Is that longing, that faith: Equality under God? Love of neighbor, which means everyone? Unity of God? Care of the less fortunate, the sick, the misdirected? Respect for all life, all beings, all creation? Eminent ability to awaken for all men and women? Loving kindness and compassion toward each and all? Willingness to suffer with those who suffer? Readiness to serve when service is called for? Reluctance to kill? Unwillingness to deprive another of what is theirs? Trust that in our hearts dwells the strength and inspiration to transform our small opinions and beliefs into great and glorious revelations of grace? Finally, the courage and humility to understand without turning away that "I die and God dies!" when another is killed because their faith isn't spelled the same as another's?

Maybe Ansay is on to something, saying, "Reality simply isn't large enough to hold us." Mind-created reality, the reality resulting from fabricated opinions and beliefs, is often blinded to what its creator intends. What we call Reality (with a capital "R") itself might be equally blind to the intention of its Creator (with a capital "C.") If so, what are we left with?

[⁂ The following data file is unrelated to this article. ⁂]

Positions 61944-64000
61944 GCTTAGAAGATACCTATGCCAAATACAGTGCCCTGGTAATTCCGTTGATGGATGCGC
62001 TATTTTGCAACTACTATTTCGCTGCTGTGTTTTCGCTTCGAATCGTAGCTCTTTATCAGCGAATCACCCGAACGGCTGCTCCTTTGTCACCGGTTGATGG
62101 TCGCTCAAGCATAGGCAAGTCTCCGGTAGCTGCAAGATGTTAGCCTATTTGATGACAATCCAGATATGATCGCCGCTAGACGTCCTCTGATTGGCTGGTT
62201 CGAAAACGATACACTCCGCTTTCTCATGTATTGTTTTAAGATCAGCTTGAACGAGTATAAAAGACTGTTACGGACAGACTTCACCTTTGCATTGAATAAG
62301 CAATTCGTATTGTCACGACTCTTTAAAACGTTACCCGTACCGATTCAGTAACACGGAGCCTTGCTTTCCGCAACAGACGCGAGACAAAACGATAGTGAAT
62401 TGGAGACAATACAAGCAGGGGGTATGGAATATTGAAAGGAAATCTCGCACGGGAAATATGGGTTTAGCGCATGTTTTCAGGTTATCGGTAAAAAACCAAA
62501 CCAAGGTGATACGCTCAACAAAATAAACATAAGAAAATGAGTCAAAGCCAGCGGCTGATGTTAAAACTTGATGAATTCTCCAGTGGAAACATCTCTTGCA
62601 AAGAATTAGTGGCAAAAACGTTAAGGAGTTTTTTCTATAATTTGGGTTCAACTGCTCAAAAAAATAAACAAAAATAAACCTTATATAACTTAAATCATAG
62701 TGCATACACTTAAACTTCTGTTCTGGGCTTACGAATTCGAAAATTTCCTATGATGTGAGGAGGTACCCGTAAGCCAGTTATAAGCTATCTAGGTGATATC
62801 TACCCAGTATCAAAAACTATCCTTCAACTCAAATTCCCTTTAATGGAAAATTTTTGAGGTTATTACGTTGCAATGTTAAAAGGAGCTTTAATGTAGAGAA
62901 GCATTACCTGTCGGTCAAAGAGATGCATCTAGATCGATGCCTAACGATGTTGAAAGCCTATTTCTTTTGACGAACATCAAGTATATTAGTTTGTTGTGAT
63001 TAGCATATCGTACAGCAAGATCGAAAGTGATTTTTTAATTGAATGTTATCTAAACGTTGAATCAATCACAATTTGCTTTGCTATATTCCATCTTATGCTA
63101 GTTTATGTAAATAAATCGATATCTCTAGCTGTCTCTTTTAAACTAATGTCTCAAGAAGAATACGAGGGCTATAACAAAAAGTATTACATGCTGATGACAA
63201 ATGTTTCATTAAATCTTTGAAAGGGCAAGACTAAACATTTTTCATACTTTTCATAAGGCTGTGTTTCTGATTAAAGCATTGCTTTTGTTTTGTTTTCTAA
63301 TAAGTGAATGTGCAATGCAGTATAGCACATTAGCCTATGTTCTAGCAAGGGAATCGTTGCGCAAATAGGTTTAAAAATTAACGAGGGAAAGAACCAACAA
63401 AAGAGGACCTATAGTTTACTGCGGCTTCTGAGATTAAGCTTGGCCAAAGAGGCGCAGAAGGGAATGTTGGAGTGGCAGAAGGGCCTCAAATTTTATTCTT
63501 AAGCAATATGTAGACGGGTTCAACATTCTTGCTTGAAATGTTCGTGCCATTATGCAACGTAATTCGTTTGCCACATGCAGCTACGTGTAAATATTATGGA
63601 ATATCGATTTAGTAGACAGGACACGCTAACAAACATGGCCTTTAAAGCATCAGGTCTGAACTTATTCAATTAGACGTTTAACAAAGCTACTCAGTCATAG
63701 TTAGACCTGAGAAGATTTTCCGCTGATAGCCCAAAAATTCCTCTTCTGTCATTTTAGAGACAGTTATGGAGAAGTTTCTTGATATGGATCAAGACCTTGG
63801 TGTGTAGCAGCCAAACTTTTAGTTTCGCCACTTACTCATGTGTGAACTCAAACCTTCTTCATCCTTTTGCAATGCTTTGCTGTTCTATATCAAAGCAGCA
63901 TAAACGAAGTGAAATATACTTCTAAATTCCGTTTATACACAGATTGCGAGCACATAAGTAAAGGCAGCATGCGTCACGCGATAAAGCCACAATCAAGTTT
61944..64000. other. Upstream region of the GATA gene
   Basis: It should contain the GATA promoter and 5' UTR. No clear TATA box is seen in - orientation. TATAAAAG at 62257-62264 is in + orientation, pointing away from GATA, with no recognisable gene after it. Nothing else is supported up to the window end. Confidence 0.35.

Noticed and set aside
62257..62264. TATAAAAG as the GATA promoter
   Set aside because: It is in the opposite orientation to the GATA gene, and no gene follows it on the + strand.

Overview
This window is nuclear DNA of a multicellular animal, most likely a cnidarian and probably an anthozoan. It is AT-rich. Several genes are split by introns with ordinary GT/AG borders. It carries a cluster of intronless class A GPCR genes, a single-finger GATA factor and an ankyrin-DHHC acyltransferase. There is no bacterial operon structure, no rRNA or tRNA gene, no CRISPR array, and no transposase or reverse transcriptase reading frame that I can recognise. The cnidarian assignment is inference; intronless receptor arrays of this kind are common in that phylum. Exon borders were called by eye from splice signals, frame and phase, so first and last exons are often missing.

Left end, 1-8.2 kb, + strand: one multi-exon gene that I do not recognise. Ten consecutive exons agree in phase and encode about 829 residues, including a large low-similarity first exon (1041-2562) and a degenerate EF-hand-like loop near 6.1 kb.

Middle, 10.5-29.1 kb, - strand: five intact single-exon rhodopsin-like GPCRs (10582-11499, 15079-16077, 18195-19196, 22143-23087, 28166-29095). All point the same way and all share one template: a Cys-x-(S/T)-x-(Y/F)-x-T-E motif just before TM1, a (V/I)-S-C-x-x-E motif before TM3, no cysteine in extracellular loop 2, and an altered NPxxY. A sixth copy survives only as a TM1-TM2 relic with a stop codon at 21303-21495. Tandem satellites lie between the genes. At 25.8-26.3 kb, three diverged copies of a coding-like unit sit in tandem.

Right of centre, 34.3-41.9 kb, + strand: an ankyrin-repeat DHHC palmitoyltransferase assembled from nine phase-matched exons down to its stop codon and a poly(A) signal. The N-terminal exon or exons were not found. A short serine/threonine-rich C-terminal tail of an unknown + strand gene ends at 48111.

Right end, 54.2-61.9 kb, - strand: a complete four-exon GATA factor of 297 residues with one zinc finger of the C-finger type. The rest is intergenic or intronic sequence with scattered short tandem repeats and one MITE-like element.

Maybe we're left with signs of blindness, signs of uncaring actions, stark signs of murder and destruction in the name of things once held sacred but over time forgotten. What are we trying to remember? What are we left with that is beyond Faith and Reality?

Today is the feast of John, the prologue of whose Gospel can be read:
In the beginning the Word already was, it was at origin. And the Word was in intimate personal relationship, face to face, with God. And what God was, the Word was, not two, not other than.
[A personal reading helped by Detailed Exegetical Notes by W. Hall Harris, Ph.D. Professor of New Testament Studies, Dallas Theological Seminary. (http://www.bible.org/docs/nt/books/joh/harris/gjohn-04.htm)]

Even now there are signs the writer of John saw something beyond our current conceptions of Faith and Reality. Will we continue to look? At origin, emptiness presents itself, holding us in sacred watchfulness. We can do this. We can begin here and now to be this.

Morning dove is gone from rope. Cardinal no longer under feeder. Barnestown road sounds wet with slush under tires. Many birds swoop for mid-morning feeding.
A day of joy for all!

Tuesday, December 25, 2001

It is today. It is here. What are we hoping for now?